Item# TRK10043A

Product Description

Back in 1551, when Louis Bourgeois penned a set of hymn tunes that were to be published in the Genevan Psalter, he may have recognized the modern cello, but he would not have had the faintest inkling of using computers and the internet to transmit downloadable musical scores.

Despite technological change, at least two or three of Louis Bourgeois' hymn tunes have been passed down to church hymnals that will continue in use well into the 21st century. I guess if your music can stay in use for almost six hundred years, you've done pretty well as a composer.

The most popular of Bourgeois' tunes is OLD HUNDREDTH, which is used commonly as the tune for the Doxology (Praise God from Whom all blessings flow...). Perhaps his tune for the 42nd Psalm is less well known, but it is still used in many church traditions. The tune is known in various hymnals as GENEVAN 42 or BOURGEOIS, and has been used with a variety of texts. One set of words penned by T. Kingo in 1689 begins, "Praise to Thee and Adoration, Blessed Jesus, Son of God..." It is the source of the title of this piece. An alternate title (fine with me if you want to call it this) would be "Comfort, Comfort Ye My People."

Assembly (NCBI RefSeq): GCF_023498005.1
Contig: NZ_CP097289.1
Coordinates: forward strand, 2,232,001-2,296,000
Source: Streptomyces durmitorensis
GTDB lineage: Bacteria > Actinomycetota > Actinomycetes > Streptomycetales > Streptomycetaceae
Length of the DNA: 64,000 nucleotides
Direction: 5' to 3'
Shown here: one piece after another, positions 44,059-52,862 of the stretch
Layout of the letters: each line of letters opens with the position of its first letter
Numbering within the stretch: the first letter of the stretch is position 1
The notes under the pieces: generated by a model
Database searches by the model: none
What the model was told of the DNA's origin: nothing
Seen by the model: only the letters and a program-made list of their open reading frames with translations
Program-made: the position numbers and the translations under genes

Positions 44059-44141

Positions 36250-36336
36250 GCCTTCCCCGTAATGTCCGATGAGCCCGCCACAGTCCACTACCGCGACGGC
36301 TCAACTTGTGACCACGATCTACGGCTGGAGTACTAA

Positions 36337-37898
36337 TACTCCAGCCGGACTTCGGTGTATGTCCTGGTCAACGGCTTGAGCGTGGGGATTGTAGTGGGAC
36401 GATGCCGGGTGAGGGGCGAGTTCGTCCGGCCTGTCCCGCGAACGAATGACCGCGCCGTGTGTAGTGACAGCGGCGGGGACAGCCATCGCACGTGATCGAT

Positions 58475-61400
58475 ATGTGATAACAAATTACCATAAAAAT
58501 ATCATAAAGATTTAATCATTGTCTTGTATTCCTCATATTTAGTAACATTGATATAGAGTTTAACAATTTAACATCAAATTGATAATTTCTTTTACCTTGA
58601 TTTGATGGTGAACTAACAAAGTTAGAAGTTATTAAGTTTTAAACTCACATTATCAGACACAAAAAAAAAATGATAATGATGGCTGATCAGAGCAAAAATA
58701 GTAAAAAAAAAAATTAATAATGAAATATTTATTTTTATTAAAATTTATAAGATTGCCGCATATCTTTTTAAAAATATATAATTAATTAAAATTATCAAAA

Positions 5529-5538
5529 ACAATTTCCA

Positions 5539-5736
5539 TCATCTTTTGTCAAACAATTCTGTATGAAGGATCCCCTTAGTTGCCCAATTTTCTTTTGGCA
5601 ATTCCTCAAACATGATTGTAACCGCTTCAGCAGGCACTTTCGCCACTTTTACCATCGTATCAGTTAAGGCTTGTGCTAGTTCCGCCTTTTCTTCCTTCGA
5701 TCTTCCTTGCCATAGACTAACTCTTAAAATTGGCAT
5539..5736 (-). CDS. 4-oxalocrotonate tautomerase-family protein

A careful listener may notice that the piece alternates between major and minor keys with the same tonic, the hymn tune always appearing in major (or a related key) with the "framing phrases" appearing in minor. This was just a stylistic choice and nothing special should be read into it. I have been listening to a lot of J. S. Bach's music lately, so I will admit to a strong influence in the feel of this setting, and to possibly unintentionally borrowing a musical idea or two from him. On this account I believe I am in some pretty good company. The flow of the two parts is such that it is more natural to have the players cross voices rather than always keeping the lead with one of the two players. This results in both parts containing the same material, just in a different order, therefore, this piece, while not sounding that way, can be considered as a very long and well-concealed round. This is mentioned only to point out that the players will need to be well matched as to skill and tone quality. There is no lead/accompaniment structure to this duet.

Other bass clef instruments will be able to make good use of this piece, most notably two bassoons, two euphoniums, or two trombones. Mixing instruments might be interesting, but would give the piece a much different flavor because of the lead-switching mentioned above.

The occasion for writing this piece was a request by an enthusiastic customer of Her exact words were: "...since you asked about my "dream" piece, I'd like GENEVAN 42 (87 87 77 88) set for two cellos (good luck!)." What do you think of it, Sharon?

MP3 sound sample: Entire piece(synthesizer/midi).

PRAISE TO THEE AND ADORATION for two cellos, by Tom Kirkland, comes in a PDF file of 1008K that contains three pages of musical score and a license page, four pages in all. Performance time should be around 3:15.